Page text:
Learning to trust

I suspect all those who attempt to follow the spiritual path -- whichever form that takes -- struggle with certain aspects of that work.

I was thinking this morning that for me the struggles center around the concept of obedience: I remember, when I first began thinking I wanted to serve God in some way, someone suggested I consider getting ordained in the Episcopal Church as a Deacon.

So I read up on it, and realized the centrality (in the life of a Deacon) of Service, and... well, I just cringed.  It seemed my whole life had been spent serving, and I was tired of it.  I wanted to lead, not serve.  And, being me, I felt guilty about that.

I've thought for years that my struggles with that were around the idea of obedience.  But actually, I am an almost embarrassingly obedient person.  Having been raised as an only child by a difficult mother, my particular pattern has always been to assign some person authority and then bend over backwards trying to please them.

No, I think the real problem is trust.  I just don't trust anyone -- even God -- to take care of me, to love me, to look after my needs... and so I never fully let down my guard, even for God.  So Henri Nouwen's words in Making All Things New this morning are both words I need to hear and words that trigger a lot of resistance in me.

If we live the spiritual life, putting God at the center of our existence, he writes, "we are set free from the compulsions of our world and set our hearts on the only necessary thing... we no longer experience the many things, people, and events as endless causes for worry, but begin to experience them as the rich variety of ways in which God makes his presence known to us.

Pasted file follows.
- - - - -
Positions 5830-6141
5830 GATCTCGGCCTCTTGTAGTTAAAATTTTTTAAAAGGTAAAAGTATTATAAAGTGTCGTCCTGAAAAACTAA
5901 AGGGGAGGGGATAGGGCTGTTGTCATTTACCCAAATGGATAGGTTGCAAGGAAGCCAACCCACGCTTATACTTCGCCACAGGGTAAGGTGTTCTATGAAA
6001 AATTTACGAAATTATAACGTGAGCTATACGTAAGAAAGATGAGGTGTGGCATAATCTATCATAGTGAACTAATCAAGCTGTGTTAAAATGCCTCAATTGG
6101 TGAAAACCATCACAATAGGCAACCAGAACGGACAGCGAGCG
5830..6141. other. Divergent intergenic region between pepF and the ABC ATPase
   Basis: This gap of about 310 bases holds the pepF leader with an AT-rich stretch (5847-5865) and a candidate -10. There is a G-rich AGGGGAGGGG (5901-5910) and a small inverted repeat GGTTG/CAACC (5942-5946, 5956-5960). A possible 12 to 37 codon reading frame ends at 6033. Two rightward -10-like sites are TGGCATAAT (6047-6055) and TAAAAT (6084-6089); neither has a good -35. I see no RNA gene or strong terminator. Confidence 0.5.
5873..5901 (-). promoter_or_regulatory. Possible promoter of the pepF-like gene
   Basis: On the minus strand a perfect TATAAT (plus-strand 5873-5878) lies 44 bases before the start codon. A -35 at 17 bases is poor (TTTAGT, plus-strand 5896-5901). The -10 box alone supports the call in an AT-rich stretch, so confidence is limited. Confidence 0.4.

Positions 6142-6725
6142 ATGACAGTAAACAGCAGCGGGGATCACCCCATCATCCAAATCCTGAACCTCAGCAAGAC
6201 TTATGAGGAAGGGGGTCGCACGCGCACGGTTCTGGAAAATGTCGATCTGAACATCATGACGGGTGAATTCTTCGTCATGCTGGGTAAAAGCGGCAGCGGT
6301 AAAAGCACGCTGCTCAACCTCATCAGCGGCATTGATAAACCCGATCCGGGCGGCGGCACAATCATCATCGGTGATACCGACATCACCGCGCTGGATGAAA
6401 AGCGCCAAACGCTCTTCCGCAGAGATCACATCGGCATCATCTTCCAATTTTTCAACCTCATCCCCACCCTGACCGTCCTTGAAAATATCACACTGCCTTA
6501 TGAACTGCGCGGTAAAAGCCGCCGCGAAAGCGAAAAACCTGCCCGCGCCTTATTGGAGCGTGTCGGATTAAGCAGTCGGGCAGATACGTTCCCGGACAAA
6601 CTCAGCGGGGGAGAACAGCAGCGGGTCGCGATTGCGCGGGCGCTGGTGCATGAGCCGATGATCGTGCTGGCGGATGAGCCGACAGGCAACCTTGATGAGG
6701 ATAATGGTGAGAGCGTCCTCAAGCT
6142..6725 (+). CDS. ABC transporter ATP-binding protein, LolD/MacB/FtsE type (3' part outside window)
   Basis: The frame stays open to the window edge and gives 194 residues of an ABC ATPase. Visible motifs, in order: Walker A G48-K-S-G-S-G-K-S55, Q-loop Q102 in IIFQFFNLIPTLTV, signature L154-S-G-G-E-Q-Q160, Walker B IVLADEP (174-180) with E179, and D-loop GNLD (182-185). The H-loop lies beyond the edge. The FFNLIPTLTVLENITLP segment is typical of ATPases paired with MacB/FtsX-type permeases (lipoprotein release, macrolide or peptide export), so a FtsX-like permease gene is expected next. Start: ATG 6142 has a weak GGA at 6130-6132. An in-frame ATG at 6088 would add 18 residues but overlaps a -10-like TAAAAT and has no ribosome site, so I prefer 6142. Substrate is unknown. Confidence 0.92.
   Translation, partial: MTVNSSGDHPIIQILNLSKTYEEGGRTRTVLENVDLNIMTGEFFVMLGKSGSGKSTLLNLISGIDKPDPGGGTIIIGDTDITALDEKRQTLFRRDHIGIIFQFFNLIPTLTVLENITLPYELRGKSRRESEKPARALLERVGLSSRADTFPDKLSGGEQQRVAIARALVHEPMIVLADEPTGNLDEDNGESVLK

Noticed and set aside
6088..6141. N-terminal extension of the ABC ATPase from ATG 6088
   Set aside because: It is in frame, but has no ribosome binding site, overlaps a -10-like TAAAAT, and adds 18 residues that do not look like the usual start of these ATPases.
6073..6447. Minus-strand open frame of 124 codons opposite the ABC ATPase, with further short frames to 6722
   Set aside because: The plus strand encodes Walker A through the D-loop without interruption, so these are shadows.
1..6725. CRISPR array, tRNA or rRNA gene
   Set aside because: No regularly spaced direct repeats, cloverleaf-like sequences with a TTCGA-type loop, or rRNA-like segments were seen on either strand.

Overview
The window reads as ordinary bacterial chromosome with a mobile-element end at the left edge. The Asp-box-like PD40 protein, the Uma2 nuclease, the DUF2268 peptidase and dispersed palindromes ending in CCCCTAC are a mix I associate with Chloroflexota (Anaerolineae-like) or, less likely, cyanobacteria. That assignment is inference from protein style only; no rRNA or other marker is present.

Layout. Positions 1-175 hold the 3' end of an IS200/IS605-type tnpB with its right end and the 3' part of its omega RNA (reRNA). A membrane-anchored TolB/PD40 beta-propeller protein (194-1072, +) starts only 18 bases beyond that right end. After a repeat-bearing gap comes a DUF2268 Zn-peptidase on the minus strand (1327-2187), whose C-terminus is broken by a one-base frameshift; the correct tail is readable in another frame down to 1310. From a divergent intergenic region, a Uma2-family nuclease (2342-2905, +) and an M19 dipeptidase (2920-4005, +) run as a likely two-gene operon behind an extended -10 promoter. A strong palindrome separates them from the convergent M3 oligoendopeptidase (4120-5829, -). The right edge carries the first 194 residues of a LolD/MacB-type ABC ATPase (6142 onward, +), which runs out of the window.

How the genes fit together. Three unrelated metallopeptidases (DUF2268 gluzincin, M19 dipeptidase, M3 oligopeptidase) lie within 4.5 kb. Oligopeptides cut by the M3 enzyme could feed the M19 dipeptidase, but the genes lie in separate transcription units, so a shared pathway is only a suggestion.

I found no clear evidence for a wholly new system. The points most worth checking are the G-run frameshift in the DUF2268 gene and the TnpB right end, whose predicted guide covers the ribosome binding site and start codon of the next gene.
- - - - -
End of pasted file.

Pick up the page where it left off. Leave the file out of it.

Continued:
...We realize that we are in the center, and that from there all that is and all that takes place can be seen and understood as part of the mystery of God's life with us.  Our conflicts and pains, our tasks and promises, our families and friends, our activities and projects, our hopes and aspirations, no longer appear to us a a fatiguing variety of things which we can barely keep together, but rather as affirmations and revelations of the new life of the Spirit in us.

All these other things, which so occupied and preoccupied us, now come as gifts or challenges that strengthen and deepen the new life which we have discovered.  This does no mean that the spiritual life makes things easier or takes our struggles and pains away... What matters is to listen attentively to the Spirit and to go obediently where we are being led, whether to a joyful or a painful place.

Poverty, pain, struggle, anguish, agony, and even inner darkness may continue to be part of our experience.  They may even be God's way of purifying us.  But life is no longer boring, resentful, depressing, or lonely because we have come to know that everything that happens is part of our way to the house of the Father."

It all sounds really good.  And I believe it, intellectually.  But when push comes to shove, or the going gets tough -- whether for me or for those whom I love -- this is not where I go.  I long to trust "that everything that happens is part of our way to the house of the Father."  I even strongly suspect that's true.  But that knowledge is not deeply rooted in me; I can't sink into it and trust.  When things get challenging, all my body cells get preoccupied with the challenge, whatever it is.  What's going to happen?  How can I fix it?  What can I do?

It's very hard to stop, to breathe, to know the Spirit is there, supporting and empowering me; to trust.


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